On an interpersonal level, feeling tired and cranky all the time sours interactions with others. Intimate relationships can undergo significant strain when a partner experiences ongoing sleep problems. Afflicted partners may temporarily lose the desire for sexual intimacy, given the levels of exhaustion that inhabits the body. The issue is likely to affect workplace performance. This, in turn, may lead to undesirable relationships in the work environment. Sleep deprived sufferers simply do not have the energy or desire to engage in physically or mentally vigorous activities.
There are some immediate steps to take in securing an adequate nights rest. Get some exercise. It tires the body and makes it more susceptible to calm down. However, bear in mind that exercise also invigorates the body. So, doing this shortly before going to bed is not a smart idea. The body needs some time to return to a state of balance after being energized by exercise. Reading when in bed also helps, provided the subject matter is of the lighter variety. Relaxing in a warm bath tends to relax the muscles, especially after a busy day. If sleep does not come easy, or at all, avoid trying to get some during day. Try sticking to a schedule for going to bed and getting up. It teaches the body a waking and sleeping routine it can become familiar with.
Besides focusing on finding immediate answers to sleeplessness, also take a simultaneous long-range look at both the external and internal sources of the problem. Sometimes it is necessary and possible to make changes in what is generating undue anxiety. Consider altering how the body and mind process daily pockets of stress. For example, people who tend to personalize issues bring undue pressure on themselves. Another persons grumpiness might be due to their personality, and not because someone is responsible for it.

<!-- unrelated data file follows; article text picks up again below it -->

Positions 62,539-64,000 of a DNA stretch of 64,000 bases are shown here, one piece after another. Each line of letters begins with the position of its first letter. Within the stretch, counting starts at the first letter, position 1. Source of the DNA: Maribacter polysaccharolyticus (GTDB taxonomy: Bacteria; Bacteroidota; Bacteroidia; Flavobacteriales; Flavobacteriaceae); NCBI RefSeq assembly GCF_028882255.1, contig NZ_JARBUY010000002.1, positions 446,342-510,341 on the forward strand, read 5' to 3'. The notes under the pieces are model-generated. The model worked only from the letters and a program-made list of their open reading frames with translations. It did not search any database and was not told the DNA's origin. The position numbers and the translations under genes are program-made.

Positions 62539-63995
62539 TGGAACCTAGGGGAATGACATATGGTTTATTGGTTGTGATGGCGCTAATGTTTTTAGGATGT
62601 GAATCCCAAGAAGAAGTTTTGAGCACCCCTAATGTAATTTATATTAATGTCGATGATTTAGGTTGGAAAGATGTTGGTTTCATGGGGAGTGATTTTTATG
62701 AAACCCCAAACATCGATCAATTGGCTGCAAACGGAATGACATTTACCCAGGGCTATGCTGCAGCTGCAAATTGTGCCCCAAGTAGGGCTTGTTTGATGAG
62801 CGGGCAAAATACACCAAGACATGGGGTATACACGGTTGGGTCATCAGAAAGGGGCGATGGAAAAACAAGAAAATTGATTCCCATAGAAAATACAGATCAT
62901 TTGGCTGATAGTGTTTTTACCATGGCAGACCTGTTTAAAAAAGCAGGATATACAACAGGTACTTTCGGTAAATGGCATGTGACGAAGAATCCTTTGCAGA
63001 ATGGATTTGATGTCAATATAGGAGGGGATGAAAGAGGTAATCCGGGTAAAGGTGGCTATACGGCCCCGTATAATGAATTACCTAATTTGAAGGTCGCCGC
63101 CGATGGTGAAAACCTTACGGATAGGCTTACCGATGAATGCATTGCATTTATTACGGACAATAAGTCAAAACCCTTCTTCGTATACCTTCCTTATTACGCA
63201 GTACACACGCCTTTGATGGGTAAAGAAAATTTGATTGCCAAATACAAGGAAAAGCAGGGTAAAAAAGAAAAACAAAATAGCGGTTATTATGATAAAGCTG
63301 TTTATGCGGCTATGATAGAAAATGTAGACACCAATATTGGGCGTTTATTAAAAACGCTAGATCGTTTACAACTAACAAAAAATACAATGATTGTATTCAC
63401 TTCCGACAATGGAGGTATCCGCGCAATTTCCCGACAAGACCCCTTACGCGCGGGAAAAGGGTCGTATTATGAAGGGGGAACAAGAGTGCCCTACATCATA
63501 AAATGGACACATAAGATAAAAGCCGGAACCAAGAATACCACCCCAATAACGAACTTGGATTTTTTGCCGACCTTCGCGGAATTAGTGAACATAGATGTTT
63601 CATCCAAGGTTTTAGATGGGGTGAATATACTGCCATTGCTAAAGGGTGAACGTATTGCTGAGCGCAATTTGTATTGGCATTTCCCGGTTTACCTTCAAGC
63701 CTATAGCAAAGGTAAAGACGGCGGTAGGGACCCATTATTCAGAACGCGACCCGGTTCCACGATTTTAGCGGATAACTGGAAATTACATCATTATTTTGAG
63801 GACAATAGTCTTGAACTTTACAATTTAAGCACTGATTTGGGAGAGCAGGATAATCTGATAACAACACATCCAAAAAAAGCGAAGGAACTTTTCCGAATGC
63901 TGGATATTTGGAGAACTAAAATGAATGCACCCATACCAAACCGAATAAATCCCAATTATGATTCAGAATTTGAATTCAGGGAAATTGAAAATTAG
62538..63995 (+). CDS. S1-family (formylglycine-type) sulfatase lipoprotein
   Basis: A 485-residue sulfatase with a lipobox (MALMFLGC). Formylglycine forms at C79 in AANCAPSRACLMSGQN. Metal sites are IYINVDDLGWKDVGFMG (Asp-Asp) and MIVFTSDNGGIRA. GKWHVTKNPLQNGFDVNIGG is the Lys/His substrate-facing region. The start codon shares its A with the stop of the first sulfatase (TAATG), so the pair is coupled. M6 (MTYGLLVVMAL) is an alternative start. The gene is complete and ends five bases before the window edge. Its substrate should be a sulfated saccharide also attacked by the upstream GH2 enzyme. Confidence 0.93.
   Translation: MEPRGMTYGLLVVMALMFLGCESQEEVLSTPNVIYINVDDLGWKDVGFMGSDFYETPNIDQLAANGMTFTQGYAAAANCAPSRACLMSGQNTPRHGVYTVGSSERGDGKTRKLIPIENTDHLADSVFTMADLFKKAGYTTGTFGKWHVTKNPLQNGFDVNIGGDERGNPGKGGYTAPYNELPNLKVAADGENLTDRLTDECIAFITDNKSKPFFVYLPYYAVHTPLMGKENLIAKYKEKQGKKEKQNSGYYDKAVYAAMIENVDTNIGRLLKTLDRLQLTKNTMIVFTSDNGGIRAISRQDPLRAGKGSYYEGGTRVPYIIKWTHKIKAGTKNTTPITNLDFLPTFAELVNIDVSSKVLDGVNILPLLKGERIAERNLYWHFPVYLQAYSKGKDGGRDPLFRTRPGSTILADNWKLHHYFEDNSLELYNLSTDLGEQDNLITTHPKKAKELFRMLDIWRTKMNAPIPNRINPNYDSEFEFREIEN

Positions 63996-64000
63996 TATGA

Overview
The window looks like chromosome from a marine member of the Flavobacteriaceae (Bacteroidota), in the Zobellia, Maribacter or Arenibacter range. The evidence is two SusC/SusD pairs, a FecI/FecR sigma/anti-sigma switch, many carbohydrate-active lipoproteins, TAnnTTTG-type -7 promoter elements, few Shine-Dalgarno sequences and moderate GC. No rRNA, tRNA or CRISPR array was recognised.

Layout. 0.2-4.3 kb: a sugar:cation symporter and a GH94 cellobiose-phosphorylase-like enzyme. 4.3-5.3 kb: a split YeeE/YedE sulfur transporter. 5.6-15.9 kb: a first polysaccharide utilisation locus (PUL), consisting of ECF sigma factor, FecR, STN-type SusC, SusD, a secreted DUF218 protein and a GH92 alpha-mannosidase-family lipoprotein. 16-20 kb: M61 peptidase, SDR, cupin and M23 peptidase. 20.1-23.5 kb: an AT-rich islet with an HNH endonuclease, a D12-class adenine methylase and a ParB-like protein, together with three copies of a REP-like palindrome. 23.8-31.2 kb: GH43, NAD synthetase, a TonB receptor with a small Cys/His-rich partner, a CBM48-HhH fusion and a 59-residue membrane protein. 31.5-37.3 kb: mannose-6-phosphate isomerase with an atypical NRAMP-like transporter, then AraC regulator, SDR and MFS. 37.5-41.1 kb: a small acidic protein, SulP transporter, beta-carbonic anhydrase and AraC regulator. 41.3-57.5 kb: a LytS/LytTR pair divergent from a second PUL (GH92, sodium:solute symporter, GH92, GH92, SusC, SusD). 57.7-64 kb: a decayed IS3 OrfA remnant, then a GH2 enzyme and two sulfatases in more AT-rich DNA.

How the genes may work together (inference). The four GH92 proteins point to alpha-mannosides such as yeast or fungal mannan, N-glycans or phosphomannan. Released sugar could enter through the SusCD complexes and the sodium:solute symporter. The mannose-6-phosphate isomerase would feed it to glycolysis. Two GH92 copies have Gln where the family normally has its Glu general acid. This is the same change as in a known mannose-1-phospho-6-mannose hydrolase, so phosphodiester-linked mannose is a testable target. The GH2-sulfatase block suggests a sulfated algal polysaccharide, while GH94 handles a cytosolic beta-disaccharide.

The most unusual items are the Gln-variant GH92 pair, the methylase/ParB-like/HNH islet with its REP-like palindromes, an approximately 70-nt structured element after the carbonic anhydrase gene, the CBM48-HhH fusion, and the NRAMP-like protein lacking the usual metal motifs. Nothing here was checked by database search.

As a parting suggestion, try to stop the problem from getting out of hand. As soon as it makes an appearance, do not take it lightly. Go for medical or psychological help when getting adequate sleep becomes problematic. If not taken care of promptly, it can have adverse consequences for a persons health and well-being.
It is normally fairly easy to recognize sleep deprivation symptoms. Even though the advantage of getting a good night’s sleep are well known, we should also be aware of the the symptoms and consequences of a reduced amount of sleep. It is possible that sleep deprivation symptoms are not immediately obvious, so you should always bear in mind this possibility and look for more hidden signs. If you are not getting enough sleep, you are very likely to experience some, or even all of the following sleep deprivation symptoms.
Sources of sleep deprivation symptoms